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White Nights - XVIII

White Nights - XVIII

2 mins 8.4K 2 mins 8.4K

“I can’t. I can’t! It would seem as though I were forcing myself on him.... ”

“Ah, my good little Nastenka,” I said, hardly able to conceal a smile; “no, no, you have a right to, in fact, because he made you a promise.

Besides, I can see from everything that he is a man of delicate feeling; that he behaved very well,” I went on, more and more carried away by the logic of my own arguments and convictions. “How did he behave? He bound himself by a promise: he said that if he married at all he would marry no one but you; he gave you full liberty to refuse him at once. . . . Under such circumstances you may take the first step; you have the right; you are in the privileged position — if, for instance, you wanted to free him from his promise. . . . ”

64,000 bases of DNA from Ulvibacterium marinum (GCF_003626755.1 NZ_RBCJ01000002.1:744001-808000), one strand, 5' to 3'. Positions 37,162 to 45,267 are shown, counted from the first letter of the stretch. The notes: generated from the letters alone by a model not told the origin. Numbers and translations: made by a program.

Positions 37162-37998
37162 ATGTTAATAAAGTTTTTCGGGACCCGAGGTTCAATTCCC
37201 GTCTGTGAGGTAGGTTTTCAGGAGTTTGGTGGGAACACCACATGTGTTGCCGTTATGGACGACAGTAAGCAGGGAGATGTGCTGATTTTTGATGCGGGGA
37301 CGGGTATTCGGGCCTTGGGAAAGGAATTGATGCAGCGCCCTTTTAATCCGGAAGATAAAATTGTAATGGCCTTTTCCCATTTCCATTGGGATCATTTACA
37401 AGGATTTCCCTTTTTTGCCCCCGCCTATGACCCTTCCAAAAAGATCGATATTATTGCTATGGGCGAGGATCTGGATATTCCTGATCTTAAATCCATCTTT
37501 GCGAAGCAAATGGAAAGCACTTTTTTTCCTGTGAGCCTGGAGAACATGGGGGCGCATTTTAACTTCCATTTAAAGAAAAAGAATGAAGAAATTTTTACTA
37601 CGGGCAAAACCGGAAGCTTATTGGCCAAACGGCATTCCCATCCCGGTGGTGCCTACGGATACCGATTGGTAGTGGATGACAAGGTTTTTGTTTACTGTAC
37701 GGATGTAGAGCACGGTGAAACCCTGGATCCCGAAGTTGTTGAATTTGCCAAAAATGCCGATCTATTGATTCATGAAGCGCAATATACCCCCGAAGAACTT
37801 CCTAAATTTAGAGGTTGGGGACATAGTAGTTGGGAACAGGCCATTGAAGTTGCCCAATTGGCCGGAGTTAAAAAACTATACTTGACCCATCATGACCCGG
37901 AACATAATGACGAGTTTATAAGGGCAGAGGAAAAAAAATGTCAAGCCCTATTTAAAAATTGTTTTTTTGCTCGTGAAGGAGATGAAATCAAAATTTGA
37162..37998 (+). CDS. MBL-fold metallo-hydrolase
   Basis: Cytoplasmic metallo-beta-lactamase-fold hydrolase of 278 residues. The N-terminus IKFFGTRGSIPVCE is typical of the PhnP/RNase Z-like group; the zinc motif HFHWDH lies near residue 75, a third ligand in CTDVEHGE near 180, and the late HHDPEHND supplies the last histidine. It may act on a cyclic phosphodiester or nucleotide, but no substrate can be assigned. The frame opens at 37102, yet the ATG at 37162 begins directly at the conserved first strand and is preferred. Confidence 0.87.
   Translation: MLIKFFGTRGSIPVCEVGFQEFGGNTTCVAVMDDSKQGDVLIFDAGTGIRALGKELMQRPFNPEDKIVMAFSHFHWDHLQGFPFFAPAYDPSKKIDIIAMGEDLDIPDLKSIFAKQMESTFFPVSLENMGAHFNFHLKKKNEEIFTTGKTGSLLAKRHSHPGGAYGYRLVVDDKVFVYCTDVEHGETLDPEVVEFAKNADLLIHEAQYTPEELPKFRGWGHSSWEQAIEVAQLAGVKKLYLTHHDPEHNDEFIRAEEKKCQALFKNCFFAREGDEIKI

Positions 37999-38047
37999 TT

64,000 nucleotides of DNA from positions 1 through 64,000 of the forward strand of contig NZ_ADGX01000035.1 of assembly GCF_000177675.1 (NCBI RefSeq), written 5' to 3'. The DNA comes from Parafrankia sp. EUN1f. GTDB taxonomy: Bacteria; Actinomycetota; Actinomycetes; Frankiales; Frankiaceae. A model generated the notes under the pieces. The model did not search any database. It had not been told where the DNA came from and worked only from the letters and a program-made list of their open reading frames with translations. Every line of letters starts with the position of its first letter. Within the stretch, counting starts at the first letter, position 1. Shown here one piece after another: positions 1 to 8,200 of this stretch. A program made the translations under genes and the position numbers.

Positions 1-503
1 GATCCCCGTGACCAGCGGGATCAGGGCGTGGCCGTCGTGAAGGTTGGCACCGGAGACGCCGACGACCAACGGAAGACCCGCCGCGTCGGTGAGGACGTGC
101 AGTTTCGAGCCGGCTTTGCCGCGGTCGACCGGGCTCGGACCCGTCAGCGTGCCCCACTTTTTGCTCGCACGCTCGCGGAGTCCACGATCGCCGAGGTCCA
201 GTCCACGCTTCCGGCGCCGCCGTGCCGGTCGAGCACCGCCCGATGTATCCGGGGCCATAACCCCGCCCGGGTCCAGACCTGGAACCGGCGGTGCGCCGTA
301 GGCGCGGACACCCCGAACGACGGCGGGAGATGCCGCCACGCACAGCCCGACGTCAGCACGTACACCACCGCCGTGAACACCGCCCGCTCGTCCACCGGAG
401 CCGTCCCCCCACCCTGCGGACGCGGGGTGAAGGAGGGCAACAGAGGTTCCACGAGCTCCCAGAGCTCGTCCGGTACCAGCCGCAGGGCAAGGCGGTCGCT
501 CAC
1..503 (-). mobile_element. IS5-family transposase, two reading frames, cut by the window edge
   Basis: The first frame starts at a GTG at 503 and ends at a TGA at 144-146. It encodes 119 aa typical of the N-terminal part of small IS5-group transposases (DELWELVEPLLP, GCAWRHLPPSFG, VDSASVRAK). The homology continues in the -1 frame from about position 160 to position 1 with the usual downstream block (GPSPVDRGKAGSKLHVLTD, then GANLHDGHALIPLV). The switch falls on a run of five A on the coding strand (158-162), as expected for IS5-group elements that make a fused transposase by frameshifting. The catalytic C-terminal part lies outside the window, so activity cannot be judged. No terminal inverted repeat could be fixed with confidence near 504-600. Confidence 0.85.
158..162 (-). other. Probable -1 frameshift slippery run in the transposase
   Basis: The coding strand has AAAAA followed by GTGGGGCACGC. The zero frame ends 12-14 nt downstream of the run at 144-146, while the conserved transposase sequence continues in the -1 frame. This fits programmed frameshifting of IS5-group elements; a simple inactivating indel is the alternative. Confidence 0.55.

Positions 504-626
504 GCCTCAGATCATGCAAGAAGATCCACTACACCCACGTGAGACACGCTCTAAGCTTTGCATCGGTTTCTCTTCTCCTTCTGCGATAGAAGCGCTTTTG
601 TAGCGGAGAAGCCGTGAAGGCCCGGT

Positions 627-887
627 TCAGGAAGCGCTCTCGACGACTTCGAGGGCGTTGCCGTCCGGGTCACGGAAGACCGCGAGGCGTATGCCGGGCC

“Listen; how would you write?”

“Write what?”

“This letter.”

“I tell you how I would write: ‘Dear Sir.’ . . . ”

“Must I really begin like that, ‘Dear Sir’?”

“You certainly must! Though, after all, I don’t know, I imagine. . . . ” “Well, well, what next?”

“‘Dear Sir — I must apologize for ——’ But, no, there’s no need to apologize; the fact itself justifies everything. Write simply:—

“‘I am writing to you. Forgive me my impatience; but I have been happy for a whole year in hope; am I to blame for being unable to endure a day of doubt now? Now that you have come, perhaps you have changed your mind. If so, this letter is to tell you that I do not repine, nor blame you. I do not blame you because I have no power over your heart, such is my fate!

“‘You are an honourable man. You will not smile or be vexed at these impatient lines. Remember they are written by a poor girl; that she is alone; that she has no one to direct her, no one to advise her, and that she herself could never control her heart. But forgive me that a doubt has stolen— if only for one instant — into my heart. You are not capable of insulting, even in thought, her who so loved and so loves you.”


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